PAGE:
Friday, December 4, 2009

Love In the Woods

"If love does not give freedom, it is not love," says Osho.

I am reminded of the Osho view when I see so much hullabaloo in the media over the private love-affairs of Tiger Woods, the American professional golfer. There may be an intense curiosity about private lives of public figures , but there is an important and deep principle at stake which is the right to privacy. In the developed country like America their top ranking golfer's personal life is dissected to minute details. Isn't it strange? People living in glass houses suddenly pick up stones in their hands and become moral police, conveniently forgetting that their houses are equally vulnerable.

Instead of looking at such incidents from a stiff moral point of view, it is more human to view it psychologically. Understand the human mind, its natural flow. Let compassion rise in the heart.

That's the Osho approach.
"Whether one is man or woman, everybody needs a change, at least once in a while -- for the weekend. Five days you can both be monogamous; for two days, on the weekend, you can both be polygamous.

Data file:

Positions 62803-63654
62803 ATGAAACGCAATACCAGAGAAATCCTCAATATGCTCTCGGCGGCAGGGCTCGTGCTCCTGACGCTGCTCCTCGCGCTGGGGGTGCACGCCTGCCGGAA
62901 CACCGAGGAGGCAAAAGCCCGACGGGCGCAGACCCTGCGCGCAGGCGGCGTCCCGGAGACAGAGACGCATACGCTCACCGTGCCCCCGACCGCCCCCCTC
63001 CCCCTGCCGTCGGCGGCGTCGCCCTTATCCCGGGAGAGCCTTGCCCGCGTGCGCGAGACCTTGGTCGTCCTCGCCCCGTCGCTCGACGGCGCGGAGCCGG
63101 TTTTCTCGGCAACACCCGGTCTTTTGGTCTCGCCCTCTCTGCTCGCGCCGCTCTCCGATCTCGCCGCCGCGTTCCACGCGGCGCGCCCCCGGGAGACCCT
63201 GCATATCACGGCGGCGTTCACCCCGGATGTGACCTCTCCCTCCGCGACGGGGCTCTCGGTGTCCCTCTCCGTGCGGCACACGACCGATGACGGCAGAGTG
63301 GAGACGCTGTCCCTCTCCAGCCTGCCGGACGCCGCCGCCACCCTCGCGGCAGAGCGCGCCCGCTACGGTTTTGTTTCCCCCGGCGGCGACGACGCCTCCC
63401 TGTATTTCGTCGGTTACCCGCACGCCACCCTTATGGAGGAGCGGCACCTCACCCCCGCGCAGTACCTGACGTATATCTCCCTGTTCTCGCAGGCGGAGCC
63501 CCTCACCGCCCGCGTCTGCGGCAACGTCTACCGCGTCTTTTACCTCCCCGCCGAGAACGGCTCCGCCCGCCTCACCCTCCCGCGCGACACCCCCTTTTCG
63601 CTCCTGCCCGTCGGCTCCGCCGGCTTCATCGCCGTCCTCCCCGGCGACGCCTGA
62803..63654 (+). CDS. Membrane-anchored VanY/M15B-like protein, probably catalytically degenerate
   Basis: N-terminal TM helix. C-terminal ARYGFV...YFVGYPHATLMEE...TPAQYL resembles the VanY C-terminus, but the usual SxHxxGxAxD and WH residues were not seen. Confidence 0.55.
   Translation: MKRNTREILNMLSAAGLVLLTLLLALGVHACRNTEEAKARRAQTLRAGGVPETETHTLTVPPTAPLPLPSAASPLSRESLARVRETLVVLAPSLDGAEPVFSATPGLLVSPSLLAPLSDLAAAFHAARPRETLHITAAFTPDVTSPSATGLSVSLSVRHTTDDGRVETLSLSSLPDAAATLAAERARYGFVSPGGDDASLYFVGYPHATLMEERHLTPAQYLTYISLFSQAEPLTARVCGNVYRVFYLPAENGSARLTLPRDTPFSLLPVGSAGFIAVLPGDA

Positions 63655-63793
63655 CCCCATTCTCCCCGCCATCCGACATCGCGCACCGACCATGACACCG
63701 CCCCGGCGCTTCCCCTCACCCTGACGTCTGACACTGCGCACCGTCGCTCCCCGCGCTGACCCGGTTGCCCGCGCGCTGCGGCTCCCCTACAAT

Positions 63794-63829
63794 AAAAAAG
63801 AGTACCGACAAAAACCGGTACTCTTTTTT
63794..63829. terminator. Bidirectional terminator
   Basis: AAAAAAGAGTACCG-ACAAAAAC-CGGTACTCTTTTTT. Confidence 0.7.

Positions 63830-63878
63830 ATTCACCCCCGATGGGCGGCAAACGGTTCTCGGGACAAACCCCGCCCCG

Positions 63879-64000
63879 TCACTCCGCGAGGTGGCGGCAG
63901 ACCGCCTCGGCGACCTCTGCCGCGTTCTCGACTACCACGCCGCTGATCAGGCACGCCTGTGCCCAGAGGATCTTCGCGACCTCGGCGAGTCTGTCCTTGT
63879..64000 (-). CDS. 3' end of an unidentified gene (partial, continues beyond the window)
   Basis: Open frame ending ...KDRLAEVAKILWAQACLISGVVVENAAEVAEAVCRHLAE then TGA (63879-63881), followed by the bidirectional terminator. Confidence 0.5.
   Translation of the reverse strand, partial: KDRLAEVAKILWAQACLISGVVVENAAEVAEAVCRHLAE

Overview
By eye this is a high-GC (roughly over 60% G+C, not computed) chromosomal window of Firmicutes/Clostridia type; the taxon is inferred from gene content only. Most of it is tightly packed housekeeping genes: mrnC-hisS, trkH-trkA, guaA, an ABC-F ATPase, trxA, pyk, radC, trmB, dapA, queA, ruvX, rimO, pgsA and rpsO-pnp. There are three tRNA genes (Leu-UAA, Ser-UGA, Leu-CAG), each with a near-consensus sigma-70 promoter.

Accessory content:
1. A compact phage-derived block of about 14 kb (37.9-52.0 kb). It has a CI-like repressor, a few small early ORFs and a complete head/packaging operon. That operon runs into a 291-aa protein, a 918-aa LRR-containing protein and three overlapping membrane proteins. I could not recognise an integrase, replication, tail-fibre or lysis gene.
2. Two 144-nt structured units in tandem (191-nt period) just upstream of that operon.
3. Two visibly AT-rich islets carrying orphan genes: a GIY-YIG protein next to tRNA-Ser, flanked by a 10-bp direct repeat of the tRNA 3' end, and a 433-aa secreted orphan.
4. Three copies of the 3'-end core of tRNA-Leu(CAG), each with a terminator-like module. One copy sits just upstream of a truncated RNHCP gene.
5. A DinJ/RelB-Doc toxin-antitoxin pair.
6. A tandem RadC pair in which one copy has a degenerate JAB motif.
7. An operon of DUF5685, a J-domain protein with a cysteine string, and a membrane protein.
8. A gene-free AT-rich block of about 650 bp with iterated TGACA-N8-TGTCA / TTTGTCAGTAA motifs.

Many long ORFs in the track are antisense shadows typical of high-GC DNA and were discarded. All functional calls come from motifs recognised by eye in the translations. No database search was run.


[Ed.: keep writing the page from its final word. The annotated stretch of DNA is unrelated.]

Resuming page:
"And if you become interested in other women, you should understand that your woman is also human, has the same heart, the same consciousness -- she also likes sometimes to meet a new man. She also gets tired and bored.
" In the new world, to which I have dedicated my whole life, there should be no marriage -- only lovers. And as long as they are pleased to be together, they can be together; and the moment they feel that they have been together too long, a little change will be good. There is no question of sadness, no question of anger -- just a deep acceptance of nature. And if you have loved a man or a woman, you will love to give the other person as much freedom as possible.
If love cannot give freedom, then it is not love."

Excerpted from The Golden Future


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